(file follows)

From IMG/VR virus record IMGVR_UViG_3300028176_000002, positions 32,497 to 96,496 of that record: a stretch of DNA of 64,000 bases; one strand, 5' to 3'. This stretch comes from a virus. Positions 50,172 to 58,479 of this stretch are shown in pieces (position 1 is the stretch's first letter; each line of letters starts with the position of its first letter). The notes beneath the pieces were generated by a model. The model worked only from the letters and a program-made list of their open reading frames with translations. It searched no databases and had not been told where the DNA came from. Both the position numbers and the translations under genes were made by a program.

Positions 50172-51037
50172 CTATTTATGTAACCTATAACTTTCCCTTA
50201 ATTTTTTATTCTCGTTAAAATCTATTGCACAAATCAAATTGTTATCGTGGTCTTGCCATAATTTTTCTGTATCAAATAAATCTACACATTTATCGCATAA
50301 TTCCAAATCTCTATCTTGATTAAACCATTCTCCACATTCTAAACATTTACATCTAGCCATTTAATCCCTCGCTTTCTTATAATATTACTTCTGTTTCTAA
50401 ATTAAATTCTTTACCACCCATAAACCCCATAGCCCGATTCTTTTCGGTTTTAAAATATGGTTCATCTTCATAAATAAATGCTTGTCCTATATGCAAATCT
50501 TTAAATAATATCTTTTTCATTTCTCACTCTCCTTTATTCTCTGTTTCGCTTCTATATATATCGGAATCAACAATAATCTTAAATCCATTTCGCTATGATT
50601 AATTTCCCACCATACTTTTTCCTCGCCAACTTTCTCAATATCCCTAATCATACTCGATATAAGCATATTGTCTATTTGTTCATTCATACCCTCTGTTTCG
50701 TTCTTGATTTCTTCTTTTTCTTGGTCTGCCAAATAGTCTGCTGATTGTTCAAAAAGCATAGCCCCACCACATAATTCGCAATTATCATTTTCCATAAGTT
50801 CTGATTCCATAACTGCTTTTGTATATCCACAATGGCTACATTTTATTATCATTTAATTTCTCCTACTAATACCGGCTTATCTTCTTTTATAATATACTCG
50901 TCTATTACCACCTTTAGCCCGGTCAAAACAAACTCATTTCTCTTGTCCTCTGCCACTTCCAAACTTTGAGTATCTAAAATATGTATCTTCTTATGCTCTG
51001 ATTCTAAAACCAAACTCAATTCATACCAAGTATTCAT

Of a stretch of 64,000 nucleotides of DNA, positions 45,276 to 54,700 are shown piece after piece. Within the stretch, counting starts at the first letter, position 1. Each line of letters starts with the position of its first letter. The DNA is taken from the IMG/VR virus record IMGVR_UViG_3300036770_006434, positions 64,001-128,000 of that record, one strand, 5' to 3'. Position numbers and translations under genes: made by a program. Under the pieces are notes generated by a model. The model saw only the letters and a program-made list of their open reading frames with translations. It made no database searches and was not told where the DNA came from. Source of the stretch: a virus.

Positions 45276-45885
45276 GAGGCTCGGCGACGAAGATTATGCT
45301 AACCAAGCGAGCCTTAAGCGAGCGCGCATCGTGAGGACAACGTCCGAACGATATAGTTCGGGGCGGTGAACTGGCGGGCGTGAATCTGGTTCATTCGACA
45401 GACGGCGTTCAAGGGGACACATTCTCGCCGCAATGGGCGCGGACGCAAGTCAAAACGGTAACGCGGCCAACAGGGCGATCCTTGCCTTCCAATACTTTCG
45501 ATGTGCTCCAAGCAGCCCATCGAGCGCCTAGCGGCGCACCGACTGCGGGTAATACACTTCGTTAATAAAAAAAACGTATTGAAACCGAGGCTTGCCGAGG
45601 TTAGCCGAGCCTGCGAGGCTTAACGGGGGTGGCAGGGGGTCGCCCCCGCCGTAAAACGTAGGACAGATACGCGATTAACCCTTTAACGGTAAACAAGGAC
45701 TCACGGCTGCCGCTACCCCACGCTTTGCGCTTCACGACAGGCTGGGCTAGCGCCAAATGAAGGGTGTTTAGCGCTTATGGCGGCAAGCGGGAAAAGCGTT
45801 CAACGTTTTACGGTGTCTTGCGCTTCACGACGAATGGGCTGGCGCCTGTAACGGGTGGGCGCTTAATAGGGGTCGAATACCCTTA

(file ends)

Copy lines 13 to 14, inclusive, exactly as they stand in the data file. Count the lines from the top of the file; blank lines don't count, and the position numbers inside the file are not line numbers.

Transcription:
Of a stretch of 64,000 nucleotides of DNA, positions 45,276 to 54,700 are shown piece after piece. Within the stretch, counting starts at the first letter, position 1. Each line of letters starts with the position of its first letter. The DNA is taken from the IMG/VR virus record IMGVR_UViG_3300036770_006434, positions 64,001-128,000 of that record, one strand, 5' to 3'. Position numbers and translations under genes: made by a program. Under the pieces are notes generated by a model. The model saw only the letters and a program-made list of their open reading frames with translations. It made no database searches and was not told where the DNA came from. Source of the stretch: a virus.

Positions 45276-45885